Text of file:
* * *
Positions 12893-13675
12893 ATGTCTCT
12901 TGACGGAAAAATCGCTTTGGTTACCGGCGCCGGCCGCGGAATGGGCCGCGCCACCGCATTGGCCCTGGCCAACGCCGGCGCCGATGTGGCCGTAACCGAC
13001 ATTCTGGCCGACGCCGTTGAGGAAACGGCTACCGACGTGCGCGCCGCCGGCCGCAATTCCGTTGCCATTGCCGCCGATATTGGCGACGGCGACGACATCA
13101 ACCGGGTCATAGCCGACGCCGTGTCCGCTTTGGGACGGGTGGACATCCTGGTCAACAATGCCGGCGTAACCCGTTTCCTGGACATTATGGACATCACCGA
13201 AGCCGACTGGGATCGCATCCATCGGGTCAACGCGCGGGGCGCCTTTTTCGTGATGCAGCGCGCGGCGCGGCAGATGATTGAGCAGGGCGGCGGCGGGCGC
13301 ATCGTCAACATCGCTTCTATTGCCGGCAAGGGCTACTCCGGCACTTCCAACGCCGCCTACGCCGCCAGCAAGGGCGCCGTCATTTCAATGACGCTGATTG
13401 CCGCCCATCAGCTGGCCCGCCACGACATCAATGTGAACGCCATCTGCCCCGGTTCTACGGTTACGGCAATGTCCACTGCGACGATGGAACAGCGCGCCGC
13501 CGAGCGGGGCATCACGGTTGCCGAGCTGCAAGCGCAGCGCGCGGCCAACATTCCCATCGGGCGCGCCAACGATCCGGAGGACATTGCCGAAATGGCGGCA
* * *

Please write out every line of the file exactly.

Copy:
Positions 12893-13675
12893 ATGTCTCT
12901 TGACGGAAAAATCGCTTTGGTTACCGGCGCCGGCCGCGGAATGGGCCGCGCCACCGCATTGGCCCTGGCCAACGCCGGCGCCGATGTGGCCGTAACCGAC
13001 ATTCTGGCCGACGCCGTTGAGGAAACGGCTACCGACGTGCGCGCCGCCGGCCGCAATTCCGTTGCCATTGCCGCCGATATTGGCGACGGCGACGACATCA
13101 ACCGGGTCATAGCCGACGCCGTGTCCGCTTTGGGACGGGTGGACATCCTGGTCAACAATGCCGGCGTAACCCGTTTCCTGGACATTATGGACATCACCGA
13201 AGCCGACTGGGATCGCATCCATCGGGTCAACGCGCGGGGCGCCTTTTTCGTGATGCAGCGCGCGGCGCGGCAGATGATTGAGCAGGGCGGCGGCGGGCGC
13301 ATCGTCAACATCGCTTCTATTGCCGGCAAGGGCTACTCCGGCACTTCCAACGCCGCCTACGCCGCCAGCAAGGGCGCCGTCATTTCAATGACGCTGATTG
13401 CCGCCCATCAGCTGGCCCGCCACGACATCAATGTGAACGCCATCTGCCCCGGTTCTACGGTTACGGCAATGTCCACTGCGACGATGGAACAGCGCGCCGC
13501 CGAGCGGGGCATCACGGTTGCCGAGCTGCAAGCGCAGCGCGCGGCCAACATTCCCATCGGGCGCGCCAACGATCCGGAGGACATTGCCGAAATGGCGGCA